In essence, the power vested in vector databases will reshape the trajectory of AI, propelling it toward unparalleled contextualisation and intelligent decision-making based on in house and organisations own data.

But the enigma persists: What precisely will be the data fuelling the AI model?

Sunday 16 April 2023

Vscode container development

If you're a software developer, you know how important it is to have a development environment that is flexible, efficient, and easy to use. PyCharm is a popular IDE (Integrated Development Environment) for Python developers, but there are other options out there that may suit your needs better. One such option is Visual Studio Code, or VS Code for short.

After using PyCharm for a while, I decided to give VS Code a try, and I was pleasantly surprised by one of its features: the remote container development extension. This extension allows you to develop your code in containers, with no footprint on your local machine at all. This means that you can have a truly ephemeral solution, enabling abstraction to the maximum.

So, how does it work? First, you need to create two files: a Dockerfile and a devcontainer.json file. These files should be located in a hidden .devcontainer folder at the root location of any of your GitHub projects.

The Dockerfile is used to build the container image that will be used for development. Here's a sample Dockerfile that installs Python3, sudo, and SQLite3:

FROM ubuntu:20.04

ARG DEBIAN_FRONTEND=noninteractive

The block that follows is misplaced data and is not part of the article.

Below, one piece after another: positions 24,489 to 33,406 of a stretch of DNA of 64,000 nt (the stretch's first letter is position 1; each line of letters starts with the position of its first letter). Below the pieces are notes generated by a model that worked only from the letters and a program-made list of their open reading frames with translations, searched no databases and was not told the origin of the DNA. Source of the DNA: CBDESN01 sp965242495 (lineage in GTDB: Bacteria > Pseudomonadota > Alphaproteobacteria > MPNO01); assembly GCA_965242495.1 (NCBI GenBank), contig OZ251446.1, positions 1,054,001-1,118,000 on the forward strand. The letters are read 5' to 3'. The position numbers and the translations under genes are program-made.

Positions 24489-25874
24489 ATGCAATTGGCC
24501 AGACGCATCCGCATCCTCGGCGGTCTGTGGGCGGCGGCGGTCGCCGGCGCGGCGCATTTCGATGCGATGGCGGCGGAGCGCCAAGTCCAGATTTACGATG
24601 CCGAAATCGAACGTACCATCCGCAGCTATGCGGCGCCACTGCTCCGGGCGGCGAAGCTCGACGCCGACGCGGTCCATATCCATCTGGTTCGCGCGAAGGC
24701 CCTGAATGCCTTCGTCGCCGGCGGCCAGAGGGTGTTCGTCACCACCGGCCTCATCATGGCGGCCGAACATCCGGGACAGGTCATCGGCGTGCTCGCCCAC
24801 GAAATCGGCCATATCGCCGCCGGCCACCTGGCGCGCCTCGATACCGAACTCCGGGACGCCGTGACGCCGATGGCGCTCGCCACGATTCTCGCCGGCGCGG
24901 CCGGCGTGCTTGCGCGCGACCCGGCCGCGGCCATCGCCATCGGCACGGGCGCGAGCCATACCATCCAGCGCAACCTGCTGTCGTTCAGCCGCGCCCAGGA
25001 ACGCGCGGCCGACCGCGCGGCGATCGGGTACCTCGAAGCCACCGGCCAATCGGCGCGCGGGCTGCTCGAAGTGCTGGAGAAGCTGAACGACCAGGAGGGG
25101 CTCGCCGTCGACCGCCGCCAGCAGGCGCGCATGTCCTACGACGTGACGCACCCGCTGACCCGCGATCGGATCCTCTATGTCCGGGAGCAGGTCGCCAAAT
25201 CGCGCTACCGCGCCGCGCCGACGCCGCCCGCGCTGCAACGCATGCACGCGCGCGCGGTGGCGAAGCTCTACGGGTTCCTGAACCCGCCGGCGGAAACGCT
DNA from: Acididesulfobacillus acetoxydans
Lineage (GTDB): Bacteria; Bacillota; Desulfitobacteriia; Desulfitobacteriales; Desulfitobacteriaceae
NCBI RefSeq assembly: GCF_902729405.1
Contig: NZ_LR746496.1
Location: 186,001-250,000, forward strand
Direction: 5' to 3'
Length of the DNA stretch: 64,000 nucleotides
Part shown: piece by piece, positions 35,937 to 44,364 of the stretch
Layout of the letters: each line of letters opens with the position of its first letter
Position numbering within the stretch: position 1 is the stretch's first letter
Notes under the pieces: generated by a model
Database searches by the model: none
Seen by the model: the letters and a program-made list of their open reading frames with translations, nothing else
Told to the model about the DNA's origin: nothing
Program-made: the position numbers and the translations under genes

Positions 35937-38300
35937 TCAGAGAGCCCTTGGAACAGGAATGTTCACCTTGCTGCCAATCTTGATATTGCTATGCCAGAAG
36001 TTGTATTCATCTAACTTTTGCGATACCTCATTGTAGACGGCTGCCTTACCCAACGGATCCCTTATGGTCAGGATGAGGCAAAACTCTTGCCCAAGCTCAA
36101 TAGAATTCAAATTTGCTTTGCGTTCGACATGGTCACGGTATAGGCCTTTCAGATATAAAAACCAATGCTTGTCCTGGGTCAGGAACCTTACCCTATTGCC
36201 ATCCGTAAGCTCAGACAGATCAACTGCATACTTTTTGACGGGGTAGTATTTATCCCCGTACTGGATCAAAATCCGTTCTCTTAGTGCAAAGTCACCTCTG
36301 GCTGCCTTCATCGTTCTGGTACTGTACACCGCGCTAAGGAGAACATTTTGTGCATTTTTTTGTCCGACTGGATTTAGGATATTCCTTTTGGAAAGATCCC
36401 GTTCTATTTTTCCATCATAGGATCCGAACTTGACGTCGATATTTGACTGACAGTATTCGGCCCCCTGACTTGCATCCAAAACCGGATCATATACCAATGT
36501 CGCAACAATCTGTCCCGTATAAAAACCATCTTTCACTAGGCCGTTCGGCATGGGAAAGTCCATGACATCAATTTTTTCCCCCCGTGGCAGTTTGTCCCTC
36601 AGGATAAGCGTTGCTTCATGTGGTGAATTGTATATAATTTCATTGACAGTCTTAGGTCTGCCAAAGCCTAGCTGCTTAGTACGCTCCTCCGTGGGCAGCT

RUN apt-get update -y

RUN apt-get install -y python3

RUN apt-get install -y sudo

RUN apt-get install -y sqlite3

The devcontainer.json file is used to configure the development environment in the container. Here's a sample devcontainer.json file that sets the workspace folder to "/workspaces/alpha", installs the "ms-python.python" extension, and forwards port 8000:


    "name": "hammer",

    "build": {

        "context": ".",

        "dockerfile": "./Dockerfile"


    "workspaceFolder": "/workspaces/alpha",

    "extensions": [



    "forwardPorts": [




Once you have these files ready, you can clone your GitHub code down to a Visual Studio Code container volume. Here's how to do it:

  1. Start Visual Studio Code
  2. Make sure you have the "Remote Development" extension installed and enabled
  3. Go to the "Remote Explorer" extension from the button menu
  4. Click "Clone Repository in Container Volume" at the bottom left
  5. In the Command Palette, choose "Clone a repository from GitHub in a Container Volume" and pick your GitHub repo.

That's it! You are now tracking your code inside a container volume, built by a Dockerfile which is also being tracked on GitHub together with all your environment-specific extensions you require for development.

The VS Code remote container development extension is a powerful tool for developers who need a flexible, efficient, and easy-to-use development environment. By using containers, you can create an ephemeral solution that allows you to abstract away the complexities of development environments and focus on your code. If you're looking for a new IDE or just want to try something different, give VS Code a try with the remote container development extension.

Wednesday 12 January 2022

Is Data Hub the new Staging environment?

"A data hub is an architectural pattern that enables the mediation, sharing, and governance of data flowing from points of production in the enterprise to points of consumption in the enterprise” Ted Friedman, datanami.com

Aren't relational databases, data marts, data warehouses and more recently data lakes not enough? Why is there a need to come up with yet another strategy and paradigm for database management?